As lime is a 'flexible' building material that gives a little when a building moves, it's far more 'forgiving' than denser cement materials which may crack or deform even with just a little ground movement or swell.

 

Lime lasts

For evidence of the enduring properties of lime look no further than Rome's Pantheon Temple whose concrete dome not only spans an impressive 43 metres but was built nearly 2,000 years ago. Nearer home, Caesar's Tower at Warwick Castle is a mere lime-built youngster at over 600 years.

 

Lime is environmentally friendly

It not only absorbs potentially damaging carbon dioxide from the atmosphere, but the amount of energy required to produce it in the first place- the embodied energy - is less than is required for the production of cement. And as it can be produced on a small scale, there is less impact on the local area.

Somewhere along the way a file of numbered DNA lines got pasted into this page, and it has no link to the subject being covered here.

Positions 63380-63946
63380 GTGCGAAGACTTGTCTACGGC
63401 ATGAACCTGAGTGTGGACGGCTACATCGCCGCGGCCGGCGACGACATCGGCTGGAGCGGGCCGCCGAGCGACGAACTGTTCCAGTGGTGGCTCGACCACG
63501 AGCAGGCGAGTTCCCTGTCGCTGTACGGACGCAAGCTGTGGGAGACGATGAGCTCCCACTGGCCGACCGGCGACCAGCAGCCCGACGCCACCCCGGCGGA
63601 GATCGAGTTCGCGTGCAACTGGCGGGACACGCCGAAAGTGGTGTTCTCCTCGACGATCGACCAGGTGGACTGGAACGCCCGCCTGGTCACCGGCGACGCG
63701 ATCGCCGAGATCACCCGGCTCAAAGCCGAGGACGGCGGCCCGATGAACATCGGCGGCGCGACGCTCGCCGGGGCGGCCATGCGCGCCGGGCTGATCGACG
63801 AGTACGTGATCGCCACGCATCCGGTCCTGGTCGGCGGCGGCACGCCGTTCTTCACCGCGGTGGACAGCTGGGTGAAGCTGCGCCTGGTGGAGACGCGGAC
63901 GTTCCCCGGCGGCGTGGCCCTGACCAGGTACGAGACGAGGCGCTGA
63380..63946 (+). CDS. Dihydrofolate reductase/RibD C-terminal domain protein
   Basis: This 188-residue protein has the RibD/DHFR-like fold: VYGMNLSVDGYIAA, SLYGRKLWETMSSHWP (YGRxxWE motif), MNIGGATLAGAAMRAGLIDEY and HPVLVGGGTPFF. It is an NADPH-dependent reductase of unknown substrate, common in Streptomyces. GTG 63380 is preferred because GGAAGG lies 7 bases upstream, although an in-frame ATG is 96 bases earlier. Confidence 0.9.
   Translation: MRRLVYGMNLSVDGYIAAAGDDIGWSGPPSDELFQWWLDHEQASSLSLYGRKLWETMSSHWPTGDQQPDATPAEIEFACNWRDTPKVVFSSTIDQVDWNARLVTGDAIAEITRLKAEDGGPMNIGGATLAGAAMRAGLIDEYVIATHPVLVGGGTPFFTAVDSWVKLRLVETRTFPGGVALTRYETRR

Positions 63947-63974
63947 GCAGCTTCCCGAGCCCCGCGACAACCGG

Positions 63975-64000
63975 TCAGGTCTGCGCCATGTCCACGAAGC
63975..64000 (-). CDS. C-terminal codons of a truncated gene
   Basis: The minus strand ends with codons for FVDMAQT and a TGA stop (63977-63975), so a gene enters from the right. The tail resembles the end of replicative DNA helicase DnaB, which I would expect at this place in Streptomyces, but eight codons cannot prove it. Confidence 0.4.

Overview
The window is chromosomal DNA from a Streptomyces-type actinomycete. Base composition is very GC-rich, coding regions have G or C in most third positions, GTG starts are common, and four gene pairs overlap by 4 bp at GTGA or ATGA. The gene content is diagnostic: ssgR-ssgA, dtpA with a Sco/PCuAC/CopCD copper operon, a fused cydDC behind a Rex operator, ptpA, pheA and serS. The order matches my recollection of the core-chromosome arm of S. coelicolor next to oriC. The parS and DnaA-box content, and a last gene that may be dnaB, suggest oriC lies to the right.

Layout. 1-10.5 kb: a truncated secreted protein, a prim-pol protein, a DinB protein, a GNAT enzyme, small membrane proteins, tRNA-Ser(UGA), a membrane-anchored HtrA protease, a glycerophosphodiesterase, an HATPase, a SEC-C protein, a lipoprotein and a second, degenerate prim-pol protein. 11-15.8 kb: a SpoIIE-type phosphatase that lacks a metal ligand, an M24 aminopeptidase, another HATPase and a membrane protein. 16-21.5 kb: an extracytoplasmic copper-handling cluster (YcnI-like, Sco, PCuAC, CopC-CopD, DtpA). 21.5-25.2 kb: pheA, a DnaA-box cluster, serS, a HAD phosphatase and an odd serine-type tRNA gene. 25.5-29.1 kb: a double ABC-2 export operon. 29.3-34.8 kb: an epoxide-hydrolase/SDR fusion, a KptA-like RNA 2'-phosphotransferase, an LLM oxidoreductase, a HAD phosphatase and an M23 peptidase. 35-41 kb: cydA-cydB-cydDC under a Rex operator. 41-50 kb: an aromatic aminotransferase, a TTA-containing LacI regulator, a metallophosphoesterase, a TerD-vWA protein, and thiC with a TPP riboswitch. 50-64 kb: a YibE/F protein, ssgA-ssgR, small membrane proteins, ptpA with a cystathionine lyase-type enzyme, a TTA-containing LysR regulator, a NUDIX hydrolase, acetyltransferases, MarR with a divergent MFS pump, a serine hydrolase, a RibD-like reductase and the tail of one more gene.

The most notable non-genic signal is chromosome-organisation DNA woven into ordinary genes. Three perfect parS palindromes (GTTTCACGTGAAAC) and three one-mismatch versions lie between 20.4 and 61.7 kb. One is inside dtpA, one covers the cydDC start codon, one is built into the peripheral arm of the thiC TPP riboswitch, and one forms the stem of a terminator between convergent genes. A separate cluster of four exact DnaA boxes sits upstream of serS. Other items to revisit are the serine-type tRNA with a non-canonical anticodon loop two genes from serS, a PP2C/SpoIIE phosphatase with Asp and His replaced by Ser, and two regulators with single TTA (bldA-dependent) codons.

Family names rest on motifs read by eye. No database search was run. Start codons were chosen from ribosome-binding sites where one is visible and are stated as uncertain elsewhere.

Binds well

Because lime binds well with many things, recycled material such as glass can be easily incorporated into it, just as we've done with our Ultra range of insulating lime plasters and lime renders, which contain recycled glass beads.

 

Good to work with

Despite an ill-deserved reputation among some, lime is a great material to work with. Lime mortars and lime plasters stay smooth and malleable, even against the suction from porous brick and block. This 'workability' helps greatly in ensuring that joints are full and bonds are good, essential for good workmanship. What's more, this workability also means that variously graded aggregate can be added to the lime mix to further improve performance and create different looks.

 

Disinfectant

Because it's caustic, lime has disinfectant qualities, especially when it's used as limewash, but the same is also true for lime mortars, lime plasters and lime renders. This means it will resist the build up of moulds that can lead to breathing difficulties, creating a healthier living environment, and making lime an ideal materiel for building.

 

Lime is autogenous

Which means it can heal itself. While movements in 'stiff' cement-bound buildings tend to result in cracks, the same movement in buildings where lime is used produces many fine cracks. When water penetrates these, it dissolves any 'free' lime it encounters, depositing it there as it evaporates. In this way, lime seals and heals.